14. Bechtel, Lyn M., “Shame as a Sanction of Social Control in Biblical Israel: Judicial, Political, and Social Shaming,” Journal for the Study of the Old Testament 49 (1991): 4776; Bechtel, “The Perception of Shame”; Lemos, T. M., “Shame and Mutilation of Enemies in the Hebrew Bible,” Journal of Biblical Literature 125, no. 2 (2006): 225–41; Odell, Margaret S., “An Exploratory Study of Shame and Dependence in the Bible and Selected Near Eastern Parallels,” in The Biblical Canon in Comparative Perspectives. Scripture in Context, vol. 4, ed. Younger, K. Lawson, Jr., Hallo, William W., and Batto, Bernard F. (Lewiston, ME: Edwin Mellen Press, 1991); Odell, Margaret S., “The Inversion of Shame and Forgiveness in Ezekiel 16:59–63,” Journal for the Study of the Old Testament 56 (1992): 101–12; Olyan, Saul M., “Honor, Shame, and Covenant Relations in Ancient Israel and Its Environment,” Journal of Biblical Literature 115, no. 2 (1996): 201–18; Stiebert, “Shame and Prophecy.”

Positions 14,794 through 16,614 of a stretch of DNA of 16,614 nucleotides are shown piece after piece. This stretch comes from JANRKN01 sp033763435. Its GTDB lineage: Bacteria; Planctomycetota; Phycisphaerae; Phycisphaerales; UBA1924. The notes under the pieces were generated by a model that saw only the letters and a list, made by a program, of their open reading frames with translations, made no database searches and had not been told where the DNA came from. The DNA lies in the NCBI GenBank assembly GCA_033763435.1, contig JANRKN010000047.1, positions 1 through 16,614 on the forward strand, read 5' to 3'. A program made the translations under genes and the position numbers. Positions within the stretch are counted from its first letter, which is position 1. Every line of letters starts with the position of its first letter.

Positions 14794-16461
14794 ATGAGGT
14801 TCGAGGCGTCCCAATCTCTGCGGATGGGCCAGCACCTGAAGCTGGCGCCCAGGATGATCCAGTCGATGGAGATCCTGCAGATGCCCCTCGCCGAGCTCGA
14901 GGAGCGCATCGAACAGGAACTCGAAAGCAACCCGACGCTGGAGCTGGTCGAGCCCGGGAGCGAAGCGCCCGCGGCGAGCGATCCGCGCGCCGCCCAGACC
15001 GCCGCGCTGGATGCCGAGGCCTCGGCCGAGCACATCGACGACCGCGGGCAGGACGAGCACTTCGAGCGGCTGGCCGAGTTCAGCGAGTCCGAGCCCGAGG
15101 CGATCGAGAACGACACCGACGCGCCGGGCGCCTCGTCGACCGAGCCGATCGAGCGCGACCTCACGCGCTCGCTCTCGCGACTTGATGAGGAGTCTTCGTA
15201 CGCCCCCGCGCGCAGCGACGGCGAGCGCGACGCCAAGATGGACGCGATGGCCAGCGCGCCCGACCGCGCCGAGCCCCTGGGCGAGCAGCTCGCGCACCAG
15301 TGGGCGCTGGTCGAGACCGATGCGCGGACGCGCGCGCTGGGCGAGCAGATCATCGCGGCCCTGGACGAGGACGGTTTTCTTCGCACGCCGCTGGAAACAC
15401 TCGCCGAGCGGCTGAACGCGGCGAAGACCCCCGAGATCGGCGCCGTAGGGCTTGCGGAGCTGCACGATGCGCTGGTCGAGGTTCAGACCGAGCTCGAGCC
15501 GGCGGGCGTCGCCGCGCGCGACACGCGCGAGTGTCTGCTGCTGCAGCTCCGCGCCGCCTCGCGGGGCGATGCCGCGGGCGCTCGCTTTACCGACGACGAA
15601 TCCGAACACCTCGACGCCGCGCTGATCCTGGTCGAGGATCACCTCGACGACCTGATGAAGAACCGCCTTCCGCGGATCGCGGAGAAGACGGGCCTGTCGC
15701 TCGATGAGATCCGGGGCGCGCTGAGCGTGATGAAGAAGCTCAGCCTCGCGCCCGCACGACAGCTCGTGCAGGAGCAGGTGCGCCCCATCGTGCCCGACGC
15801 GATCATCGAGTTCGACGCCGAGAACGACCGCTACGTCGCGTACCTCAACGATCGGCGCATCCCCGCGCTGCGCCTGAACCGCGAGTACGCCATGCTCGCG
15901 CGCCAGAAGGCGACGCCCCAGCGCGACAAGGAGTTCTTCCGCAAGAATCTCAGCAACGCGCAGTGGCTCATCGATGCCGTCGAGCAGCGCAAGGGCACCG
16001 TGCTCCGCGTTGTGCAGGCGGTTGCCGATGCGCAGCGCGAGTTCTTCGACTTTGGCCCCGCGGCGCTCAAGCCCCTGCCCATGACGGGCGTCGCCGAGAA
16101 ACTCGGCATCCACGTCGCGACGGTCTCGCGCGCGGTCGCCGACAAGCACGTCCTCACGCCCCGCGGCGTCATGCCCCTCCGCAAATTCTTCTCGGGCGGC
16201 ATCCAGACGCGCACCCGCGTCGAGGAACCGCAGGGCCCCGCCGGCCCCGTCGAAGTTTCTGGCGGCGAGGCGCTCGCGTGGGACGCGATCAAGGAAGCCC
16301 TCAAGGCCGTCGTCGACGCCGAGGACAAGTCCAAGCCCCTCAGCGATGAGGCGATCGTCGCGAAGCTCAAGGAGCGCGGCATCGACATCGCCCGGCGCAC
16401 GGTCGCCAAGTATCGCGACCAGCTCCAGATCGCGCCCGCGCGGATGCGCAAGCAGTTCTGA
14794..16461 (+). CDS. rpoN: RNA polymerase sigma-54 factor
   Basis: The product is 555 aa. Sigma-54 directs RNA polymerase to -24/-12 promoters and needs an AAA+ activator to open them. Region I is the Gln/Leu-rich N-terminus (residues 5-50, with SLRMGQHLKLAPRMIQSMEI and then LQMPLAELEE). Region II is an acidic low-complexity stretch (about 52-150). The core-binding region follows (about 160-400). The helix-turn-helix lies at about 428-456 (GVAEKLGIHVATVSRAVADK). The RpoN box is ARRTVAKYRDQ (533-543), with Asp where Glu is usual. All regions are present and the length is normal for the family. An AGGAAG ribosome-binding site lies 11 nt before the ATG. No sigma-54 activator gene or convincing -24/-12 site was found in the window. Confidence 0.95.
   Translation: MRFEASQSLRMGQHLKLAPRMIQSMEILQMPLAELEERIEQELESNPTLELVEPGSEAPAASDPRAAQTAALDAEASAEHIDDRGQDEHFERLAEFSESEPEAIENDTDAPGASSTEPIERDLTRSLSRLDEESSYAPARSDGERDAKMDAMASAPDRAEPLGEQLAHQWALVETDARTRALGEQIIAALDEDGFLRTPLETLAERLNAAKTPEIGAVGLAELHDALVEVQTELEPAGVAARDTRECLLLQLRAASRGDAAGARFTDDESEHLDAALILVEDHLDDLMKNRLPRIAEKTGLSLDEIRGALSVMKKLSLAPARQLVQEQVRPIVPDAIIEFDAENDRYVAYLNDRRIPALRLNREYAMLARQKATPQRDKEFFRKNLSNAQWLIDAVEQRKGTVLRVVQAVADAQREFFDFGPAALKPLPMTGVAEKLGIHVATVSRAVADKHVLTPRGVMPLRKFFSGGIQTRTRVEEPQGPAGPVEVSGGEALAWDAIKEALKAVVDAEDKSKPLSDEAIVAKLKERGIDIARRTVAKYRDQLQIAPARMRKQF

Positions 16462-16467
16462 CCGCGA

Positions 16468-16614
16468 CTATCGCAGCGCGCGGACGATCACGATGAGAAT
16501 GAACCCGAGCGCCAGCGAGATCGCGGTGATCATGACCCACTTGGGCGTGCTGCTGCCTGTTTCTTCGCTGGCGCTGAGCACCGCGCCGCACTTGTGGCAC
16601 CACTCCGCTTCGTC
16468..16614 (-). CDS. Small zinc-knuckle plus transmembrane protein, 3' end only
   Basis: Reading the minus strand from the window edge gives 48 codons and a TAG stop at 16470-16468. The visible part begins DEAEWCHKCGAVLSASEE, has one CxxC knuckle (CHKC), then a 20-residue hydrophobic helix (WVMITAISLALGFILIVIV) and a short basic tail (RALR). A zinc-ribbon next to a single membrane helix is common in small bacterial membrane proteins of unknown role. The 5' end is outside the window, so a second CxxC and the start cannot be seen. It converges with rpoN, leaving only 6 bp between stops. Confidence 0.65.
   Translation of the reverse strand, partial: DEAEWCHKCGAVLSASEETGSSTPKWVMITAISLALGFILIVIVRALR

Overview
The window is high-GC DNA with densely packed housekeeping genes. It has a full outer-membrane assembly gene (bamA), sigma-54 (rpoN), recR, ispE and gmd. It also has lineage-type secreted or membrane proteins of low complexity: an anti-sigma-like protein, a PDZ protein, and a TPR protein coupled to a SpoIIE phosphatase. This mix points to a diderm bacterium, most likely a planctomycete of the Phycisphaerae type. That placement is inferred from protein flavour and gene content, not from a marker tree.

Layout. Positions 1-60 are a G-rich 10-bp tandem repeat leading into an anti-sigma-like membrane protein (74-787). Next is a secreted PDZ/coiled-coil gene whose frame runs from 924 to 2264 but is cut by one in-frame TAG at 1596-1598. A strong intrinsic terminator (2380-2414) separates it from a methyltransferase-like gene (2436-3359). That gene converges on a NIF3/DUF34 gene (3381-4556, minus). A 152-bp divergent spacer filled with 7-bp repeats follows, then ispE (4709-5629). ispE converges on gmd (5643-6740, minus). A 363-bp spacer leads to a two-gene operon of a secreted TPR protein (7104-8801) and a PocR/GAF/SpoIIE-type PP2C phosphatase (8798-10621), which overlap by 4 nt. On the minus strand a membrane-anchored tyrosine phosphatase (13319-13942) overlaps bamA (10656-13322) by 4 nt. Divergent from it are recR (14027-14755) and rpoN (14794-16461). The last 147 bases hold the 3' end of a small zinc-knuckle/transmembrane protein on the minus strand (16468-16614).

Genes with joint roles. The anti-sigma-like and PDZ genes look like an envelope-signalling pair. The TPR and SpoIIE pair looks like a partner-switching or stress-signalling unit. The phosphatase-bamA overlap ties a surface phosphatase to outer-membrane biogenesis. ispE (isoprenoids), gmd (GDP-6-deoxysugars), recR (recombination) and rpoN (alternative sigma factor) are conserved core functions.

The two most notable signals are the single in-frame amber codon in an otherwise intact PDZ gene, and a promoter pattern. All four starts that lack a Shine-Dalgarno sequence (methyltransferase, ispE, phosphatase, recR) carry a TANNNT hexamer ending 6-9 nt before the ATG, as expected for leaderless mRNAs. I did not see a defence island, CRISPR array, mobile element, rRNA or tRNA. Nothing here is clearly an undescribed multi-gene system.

15. Morrison, Andrew P., The Culture of Shame (New York: Ballantine Books, 1996); Ellen Wehner Eaton, “Shame Culture or Guilt Culture: The Evidence of the Medieval French Fabliaux” (PhD diss., University of Toronto, 2000); Morris, Herbert, Guilt and Shame (Belmont, CA: Wadsworth, 1971); Piers, Gerhart and Singer, Milton B., Shame and Guilt: A Psychoanalytic and a Cultural Study (New York: Norton, 1971); Tangney, June P. and Dearing, Ronda L., Shame and Guilt (New York: Guilford Press, 2002); Rochat, Phillippe, Others in Mind: Social Origins of Self-consciousness (New York: Cambridge University Press, 2009). Williams, in Shame and Necessity, is wary of compartmentalizing cultures, especially those of the ancient Greeks, into one or another category like shame or guilt.